More photos from the ceremony are available here.


By Brandy Cruz
Fort Hood Public Affairs

FORT HOOD, Texas — Maj. Gen. John Richardson stepped onto the historic yellow 1st Cavalry Division patch on Cooper Field July 21, following the footsteps of First Team leaders from throughout the division’s 100 years, including those of his grandfather, who commanded in the division.

“If he was still with us today, he would tell us unequivocally that the highlight and greatest honor of his 28-year career was that he rode with the First Team. Yesterday, I took one of his patches that he wore in Korea and had them sewn onto my Army green service uniform,” Richardson told the audience. “And today, on my left sleeve, is one of his patches from occupied Japan. I draw strength and determination from those who came before us. We must draw strength and inspiration from our history from our veterans and from our legacy. That’s what it means to live the legend in the 1st Cavalry Division.”

Richardson officially assumed command of the 1st Cavalry Division, after a formal passing of the division colors from Lt. Gen. Pat White, III Corps and Fort Hood commander, who officially charged him with the responsibility of the America’s First Team and its 20,000 Soldiers. “General Richardson, I’ve got great trust and confidence in you. You know you’ve inherited a high-performing team and I know you’re going to take it even higher,” White told Richardson during the ceremony. “Your energy, your experience and your general love for Soldiers will continue to bring out the best in the First Team.”

When he came to Fort Hood in September 2020 as the deputy commander of III Corps, Richardson became synonymous with Operation Phantom Action, a forerunner to the “People First” initiative meant to improve readiness by focusing on building cohesive teams. During his speech, the new First Team commander echoed his statements about building teams and leaders leading by example.

“Wars may be fought with weapons, but they are won by people. People who make up teams that work hard together, who play hard together and who will fight hard together. Teams that build mutual trust so that everybody on the team is ready to accomplish the mission,” Richardson said. “Leaders who lead from the front, leaders who lead by personal example, who know, enforce and live the standards of the Army, the value of our profession, and who build inclusive teams.”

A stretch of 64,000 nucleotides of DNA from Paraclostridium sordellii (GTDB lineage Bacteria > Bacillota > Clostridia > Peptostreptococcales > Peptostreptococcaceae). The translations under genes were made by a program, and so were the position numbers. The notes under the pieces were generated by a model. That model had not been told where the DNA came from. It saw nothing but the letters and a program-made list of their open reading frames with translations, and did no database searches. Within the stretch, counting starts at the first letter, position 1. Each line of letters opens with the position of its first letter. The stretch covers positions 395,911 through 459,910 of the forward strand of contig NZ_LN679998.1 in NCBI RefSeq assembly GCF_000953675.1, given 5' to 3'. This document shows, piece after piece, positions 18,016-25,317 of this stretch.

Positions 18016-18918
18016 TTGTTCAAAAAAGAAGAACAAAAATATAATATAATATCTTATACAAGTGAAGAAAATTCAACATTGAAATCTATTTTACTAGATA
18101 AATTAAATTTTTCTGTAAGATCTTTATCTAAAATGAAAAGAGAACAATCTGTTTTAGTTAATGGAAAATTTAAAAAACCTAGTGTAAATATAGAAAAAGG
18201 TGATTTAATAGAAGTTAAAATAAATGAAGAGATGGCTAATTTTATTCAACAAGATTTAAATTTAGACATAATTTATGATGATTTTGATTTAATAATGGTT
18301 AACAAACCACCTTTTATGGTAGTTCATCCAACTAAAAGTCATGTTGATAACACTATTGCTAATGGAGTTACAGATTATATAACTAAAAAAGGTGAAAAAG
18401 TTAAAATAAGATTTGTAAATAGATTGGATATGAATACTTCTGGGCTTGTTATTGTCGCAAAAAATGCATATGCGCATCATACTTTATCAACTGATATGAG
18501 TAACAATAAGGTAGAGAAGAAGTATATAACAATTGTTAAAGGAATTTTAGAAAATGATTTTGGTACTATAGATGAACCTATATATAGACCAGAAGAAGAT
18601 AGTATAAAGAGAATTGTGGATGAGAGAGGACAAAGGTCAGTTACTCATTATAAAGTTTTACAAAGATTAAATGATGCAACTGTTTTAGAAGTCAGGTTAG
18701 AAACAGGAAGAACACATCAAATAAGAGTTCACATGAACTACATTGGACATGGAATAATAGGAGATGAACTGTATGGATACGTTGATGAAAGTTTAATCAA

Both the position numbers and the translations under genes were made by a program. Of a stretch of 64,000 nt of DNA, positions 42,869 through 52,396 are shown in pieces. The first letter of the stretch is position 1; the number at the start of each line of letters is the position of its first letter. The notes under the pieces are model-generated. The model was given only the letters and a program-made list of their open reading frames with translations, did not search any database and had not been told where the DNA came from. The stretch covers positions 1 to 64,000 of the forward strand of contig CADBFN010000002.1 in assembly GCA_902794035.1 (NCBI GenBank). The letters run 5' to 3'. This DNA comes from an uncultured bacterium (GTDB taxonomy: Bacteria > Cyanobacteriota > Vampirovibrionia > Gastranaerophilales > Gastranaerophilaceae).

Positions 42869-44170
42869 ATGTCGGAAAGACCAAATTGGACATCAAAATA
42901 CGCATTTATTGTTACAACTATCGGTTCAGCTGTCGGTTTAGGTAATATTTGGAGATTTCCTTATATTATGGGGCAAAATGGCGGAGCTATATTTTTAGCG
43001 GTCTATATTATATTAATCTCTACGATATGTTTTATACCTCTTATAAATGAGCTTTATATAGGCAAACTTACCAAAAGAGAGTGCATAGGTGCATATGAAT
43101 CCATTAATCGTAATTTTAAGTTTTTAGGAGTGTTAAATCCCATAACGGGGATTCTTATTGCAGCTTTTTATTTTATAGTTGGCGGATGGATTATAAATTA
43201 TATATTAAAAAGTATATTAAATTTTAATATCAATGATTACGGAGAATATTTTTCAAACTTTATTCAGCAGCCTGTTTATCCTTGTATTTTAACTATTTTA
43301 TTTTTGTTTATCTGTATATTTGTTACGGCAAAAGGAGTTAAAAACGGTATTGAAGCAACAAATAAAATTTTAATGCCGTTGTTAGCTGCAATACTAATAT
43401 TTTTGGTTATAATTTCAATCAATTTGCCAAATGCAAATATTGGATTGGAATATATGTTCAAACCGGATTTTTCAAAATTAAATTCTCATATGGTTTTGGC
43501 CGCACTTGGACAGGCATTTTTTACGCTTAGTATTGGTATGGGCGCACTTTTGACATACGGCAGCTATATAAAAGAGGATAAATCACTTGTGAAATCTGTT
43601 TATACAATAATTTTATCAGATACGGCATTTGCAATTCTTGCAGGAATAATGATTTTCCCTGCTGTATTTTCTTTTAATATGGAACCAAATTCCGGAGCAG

When Richardson rolled out Operation Phantom Action last fall, it included a five-day stand-up focused on team building at every echelon of leadership. Training calendars were cleared to provide the time for leaders to properly counsel, care for and learn more about their Soldiers. The top three priorities of the initiative were leaders getting to know their Soldiers, certifying leaders, and leaders holding leaders accountable when standards are not met.

He set the ball in motion right away, by first meeting with brigade commanders and sergeants major, then with the Soldiers across the installation. In September, Richardson said he met with leaders first because, for change to take place, it would take leaders being a positive role model for junior officers and noncommissioned officers by leading by example. Following Wednesday’s assumption of command, Richardson said one of the first things he will be doing as the First Team commander is going out into the units.

“I am going to get out and talk to the Soldiers and leaders of the units. The essence of leadership is presence. I will talk and listen to the Soldiers,” he said. “The bottom-up feedback from the Soldiers is what I want to get so we can take it to the next level.”

Richardson said he plans to earn the trust of his Soldiers and their families, through his actions, his genuine care and his compassion. He then charged the Soldiers in formation with the same expectation.

“My expectation is that each of you do the same for each other and together we will build a cohesive team of teams, led by adaptive leaders,” Richardson told the formation. “It is with the utmost humility that I share with you today that I am honored to join your ranks and proud to ride with the First Team.”

As he begins his new command, he said he will not forget the veterans who rode with the First Team throughout its storied history – veterans who wore the patch proudly and honorably. Richardson said he is overwhelmed and humbled to be the new 1st Cav. Div. commander. “The pride of wearing my grandfather’s patch that he wore when he was in the division and have the opportunity to walk in his footsteps,” Richardson said following the ceremony, “and the footsteps of all the great Soldiers, who have served in this division for the last 100 years, is overwhelming.”

The division’s previous commander, Maj. Gen. Jeffrey Broadwater, has been reassigned as the deputy commanding general of V Corps at Fort Knox, Kentucky.

In a hand-written farewell note to the division, Broadwater thanked each of the troopers and family members for their “support and dedication in making the 1st Cavalry Division the most cohesive and lethal Division in the Army.”